11:30 p.m. I can’t sleep and we’re driving to Arkansas tomorrow. Scratch that. I am driving to Arkansas.
12:30 a.m. I’m thinking about my soon-to-be former husband. My stomach churns. I am nauseous. I have to go to sleep.
1:30 a.m. I’m thinking about my future husband. You know, the one who loves me and adores me; who loves Jesus and dotes on my children; who will rub my feet and kiss me goodnight.
2:30 a.m. Sigh. If I’m going to be awake, I might as well be driving.
2:50 a.m. Kids are loaded and the journey begins.
The first 3 hours, silence. I am amazed that other people drive at this time of night. I start to worry. Maybe they’re all drunk, just coming home from the bars. I mean who in their right mind would be driving at 3 o’clock in the morning. Oh wait. Never mind.
Tiger starts to whimper. Loudly. I start praying. Literally praying because hunger and poverty and world peace can wait, but right now I need a quiet dog and sleeping children. And God hears. He always does.
But then, I accidentally bump my keys. The children are awake. First question? How much further?
They eat. I eat again. Calories consumed between 3 and 6 a.m. do not count.
4 hours logged and we make our first stop. “No, you may not have a slushie. It’s 7:00 in the morning.”
Back in the car, Tiger is out of his kennel and in Coulter’s lap. They’re watching a movie on their dual-screen portable DVD player that cost $85. Who said money couldn’t buy happiness? But then Coulter starts FREAKING out! “Mom! He’s puking! He’s, uh, He’s, MOM! He’s doing it again! STOP THE CAR!” I pull off at the next exit and, yep, that’s doggy-puke all right. I open the door and Coulter bolts out. Sympathy vomit? Seriously? I look around. A 12 hour road trip and no paper towels. There is a cooler of diet coke and Gatorade, there are chips and cookies and chocolate and cheese sticks; there is white bread and wheat bread and two boxes of ZONE bars; there are movies and colors and dry erase boards and baby dolls but there is not one.single.paper.towel.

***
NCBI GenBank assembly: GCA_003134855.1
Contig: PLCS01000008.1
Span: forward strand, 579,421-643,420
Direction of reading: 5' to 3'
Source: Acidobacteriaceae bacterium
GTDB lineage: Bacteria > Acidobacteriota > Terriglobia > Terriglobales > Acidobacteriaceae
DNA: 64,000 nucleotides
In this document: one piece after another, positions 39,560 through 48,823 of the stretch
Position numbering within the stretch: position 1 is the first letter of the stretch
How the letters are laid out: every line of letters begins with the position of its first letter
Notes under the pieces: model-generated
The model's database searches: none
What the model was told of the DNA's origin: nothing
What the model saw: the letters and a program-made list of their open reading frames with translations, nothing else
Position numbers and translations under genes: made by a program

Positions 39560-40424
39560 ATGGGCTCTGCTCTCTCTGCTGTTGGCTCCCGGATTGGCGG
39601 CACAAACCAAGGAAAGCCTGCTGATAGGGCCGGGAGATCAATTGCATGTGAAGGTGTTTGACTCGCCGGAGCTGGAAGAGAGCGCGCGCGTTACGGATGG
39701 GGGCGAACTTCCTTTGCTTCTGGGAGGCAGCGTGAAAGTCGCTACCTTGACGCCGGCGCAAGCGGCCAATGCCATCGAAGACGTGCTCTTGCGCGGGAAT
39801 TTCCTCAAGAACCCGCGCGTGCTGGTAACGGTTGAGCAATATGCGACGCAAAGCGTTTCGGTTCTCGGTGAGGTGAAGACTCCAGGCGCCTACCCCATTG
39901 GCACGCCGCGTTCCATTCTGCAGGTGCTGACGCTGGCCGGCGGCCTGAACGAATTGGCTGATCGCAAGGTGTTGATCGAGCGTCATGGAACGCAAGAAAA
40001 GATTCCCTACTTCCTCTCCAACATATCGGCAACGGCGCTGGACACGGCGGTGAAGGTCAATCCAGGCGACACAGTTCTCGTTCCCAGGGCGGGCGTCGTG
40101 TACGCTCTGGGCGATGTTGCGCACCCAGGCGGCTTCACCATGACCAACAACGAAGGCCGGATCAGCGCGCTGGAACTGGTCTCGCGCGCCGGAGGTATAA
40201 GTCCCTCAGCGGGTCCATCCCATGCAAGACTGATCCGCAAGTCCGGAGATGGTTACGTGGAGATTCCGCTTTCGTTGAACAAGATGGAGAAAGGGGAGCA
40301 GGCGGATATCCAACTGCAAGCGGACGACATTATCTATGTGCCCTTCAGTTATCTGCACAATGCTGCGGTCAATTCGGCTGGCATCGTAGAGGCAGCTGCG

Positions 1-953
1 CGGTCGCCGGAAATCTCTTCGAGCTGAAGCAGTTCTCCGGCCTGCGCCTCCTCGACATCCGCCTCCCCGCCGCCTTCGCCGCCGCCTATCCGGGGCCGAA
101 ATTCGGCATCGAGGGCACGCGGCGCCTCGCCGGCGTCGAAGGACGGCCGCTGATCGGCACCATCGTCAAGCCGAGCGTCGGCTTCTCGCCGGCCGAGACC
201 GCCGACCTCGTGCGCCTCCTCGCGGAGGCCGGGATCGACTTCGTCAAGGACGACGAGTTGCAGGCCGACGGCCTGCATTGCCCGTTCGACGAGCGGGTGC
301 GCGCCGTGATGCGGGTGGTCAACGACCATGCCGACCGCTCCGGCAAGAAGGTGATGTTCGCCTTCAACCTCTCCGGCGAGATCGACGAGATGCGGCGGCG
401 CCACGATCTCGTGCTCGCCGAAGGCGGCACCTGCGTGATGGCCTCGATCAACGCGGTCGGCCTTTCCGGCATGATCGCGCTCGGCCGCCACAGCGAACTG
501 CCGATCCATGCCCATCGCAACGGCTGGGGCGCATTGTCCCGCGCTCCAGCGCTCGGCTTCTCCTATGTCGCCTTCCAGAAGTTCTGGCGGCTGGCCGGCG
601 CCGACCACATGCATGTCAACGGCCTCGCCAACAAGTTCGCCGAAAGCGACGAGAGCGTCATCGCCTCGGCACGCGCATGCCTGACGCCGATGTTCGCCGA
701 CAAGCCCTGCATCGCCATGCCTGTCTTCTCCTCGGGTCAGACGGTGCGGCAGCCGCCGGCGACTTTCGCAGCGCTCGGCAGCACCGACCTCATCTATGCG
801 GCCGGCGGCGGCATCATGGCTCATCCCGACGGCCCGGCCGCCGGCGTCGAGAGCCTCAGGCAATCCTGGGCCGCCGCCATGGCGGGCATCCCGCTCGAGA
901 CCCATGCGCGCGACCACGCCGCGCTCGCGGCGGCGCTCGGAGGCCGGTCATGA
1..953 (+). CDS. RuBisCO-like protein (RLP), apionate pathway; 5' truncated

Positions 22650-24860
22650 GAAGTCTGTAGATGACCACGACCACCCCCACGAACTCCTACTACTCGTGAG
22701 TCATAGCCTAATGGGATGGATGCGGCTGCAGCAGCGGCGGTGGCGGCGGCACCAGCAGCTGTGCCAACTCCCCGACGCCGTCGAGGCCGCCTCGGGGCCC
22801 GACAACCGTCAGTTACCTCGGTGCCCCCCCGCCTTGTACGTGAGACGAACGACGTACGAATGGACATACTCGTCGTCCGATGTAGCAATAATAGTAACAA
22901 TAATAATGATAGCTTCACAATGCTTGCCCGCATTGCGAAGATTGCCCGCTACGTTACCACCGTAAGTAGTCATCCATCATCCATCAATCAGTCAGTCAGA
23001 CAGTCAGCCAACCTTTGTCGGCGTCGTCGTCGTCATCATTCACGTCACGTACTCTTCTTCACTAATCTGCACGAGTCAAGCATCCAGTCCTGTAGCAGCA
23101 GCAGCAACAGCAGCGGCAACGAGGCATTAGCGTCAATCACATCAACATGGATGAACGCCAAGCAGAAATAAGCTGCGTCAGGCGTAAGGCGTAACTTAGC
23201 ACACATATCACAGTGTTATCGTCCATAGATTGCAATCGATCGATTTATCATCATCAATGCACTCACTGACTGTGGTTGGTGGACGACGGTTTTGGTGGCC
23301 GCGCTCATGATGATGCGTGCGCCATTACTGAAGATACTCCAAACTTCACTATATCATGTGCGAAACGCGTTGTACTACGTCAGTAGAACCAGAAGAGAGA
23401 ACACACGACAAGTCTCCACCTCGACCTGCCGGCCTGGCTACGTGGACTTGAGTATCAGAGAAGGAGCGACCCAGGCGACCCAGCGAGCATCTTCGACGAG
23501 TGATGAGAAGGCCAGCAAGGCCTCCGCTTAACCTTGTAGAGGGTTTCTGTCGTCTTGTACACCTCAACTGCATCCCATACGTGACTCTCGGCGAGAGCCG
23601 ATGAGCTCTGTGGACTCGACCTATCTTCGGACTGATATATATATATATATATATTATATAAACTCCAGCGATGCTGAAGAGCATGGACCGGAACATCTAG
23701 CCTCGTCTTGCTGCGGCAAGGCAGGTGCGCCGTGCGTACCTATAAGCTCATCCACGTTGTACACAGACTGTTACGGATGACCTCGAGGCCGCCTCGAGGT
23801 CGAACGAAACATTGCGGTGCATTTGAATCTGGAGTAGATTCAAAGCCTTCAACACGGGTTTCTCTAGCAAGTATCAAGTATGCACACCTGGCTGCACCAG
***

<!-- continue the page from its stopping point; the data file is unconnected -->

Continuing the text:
I look at the seat. At Coulter. At the seat belt. And I can only laugh. Once upon time, we had towels that covered the seats. Nice gray ones that matched the interior of my van. But I didn’t like the towels. They made me feel like the family whose couch is covered in plastic. Welcome to my home. Crunch.
So, out with the husband and out with the towels. And now there’s doggy puke on my non-leather seats. And while we don’t smile much together anymore, I can’t help but think this would make him smile. At the very least, an “I told you so” smile.
The movie’s over and the kids are playing. I am lost in my own random thoughts from the night before. Wait, this is the same day. Coulter, another one for random thoughts, breaks in and says:
“Mom? Do you remember when we were fighting for Texas?”
“What?” Is he talking about football?
“You know! When George Washington was the ruler and we were fighting for Texas?”
OK, sure, I mean, maybe. I wanted to elaborate about how my American Government teacher was a football coach and that’s the reason I can’t currently remember who the ruler, I mean president, was, but then I remembered that we probably covered the Texas thing during American History and I actually had a real teacher for that, so moving on…
“Well, man I am SO glad we won. I mean if we had lost, Logan and Micah would live in Mexico!” Logan and Micah are his cousins. They live in Texas. And boy are we glad they don’t live in Mexico.
The time passes. Emma Claire fusses. Her tummy hurts. Her back hurts. Her head hurts. She begins to cry and then, “Mom! She’s puking! She’s, uh, she’s, MOM! She’s doing it again! STOP THE CAR!”
And this is the moment. The moment when grace is all you need and it’s always enough. She’s sobbing. She doesn’t remember ever being sick like this. There are no words. I gently pull her clothes off and take out the car seat. I wrap her up and lay her back down. I kiss her. I cuddle her and these are the moments Mothers were made for. We drive to Walmart and buy a new seat. It’s not pink and it’s not pretty and it came in three parts and the Walmart lady kept saying that my credit card wasn’t working and I calmly looked at her and stood firm and try though she may, I did not back down. And I didn’t really care if my credit card worked or not. As we say in these parts, come hell or high water, I was leavin’ Walmart with a car seat.
And I did and then we made it. Home. I wanted to do a little happy dance right there in the driveway. I’m a single mom; I parent alone (well, except for the massive amounts of help from my parents); I sleep alone (ok, given the two children and dog, I guess that’s not true either), but, whatever, I can drive alone and I can clean up kid puke and doggy puke with beach towels. Alone.
Life is messy. Kids puke and dogs get car sick and marriages fail and you forget the paper towels but His grace is enough and when life gets messy, you clean it up. And what happens when the towel is too gross to clean? When the mess is too big? You toss it (and I’ll leave it to you, my faithful readers to decide on your own if I’m still talking about towels.)
His grace is enough. I don’t need him because I have Him.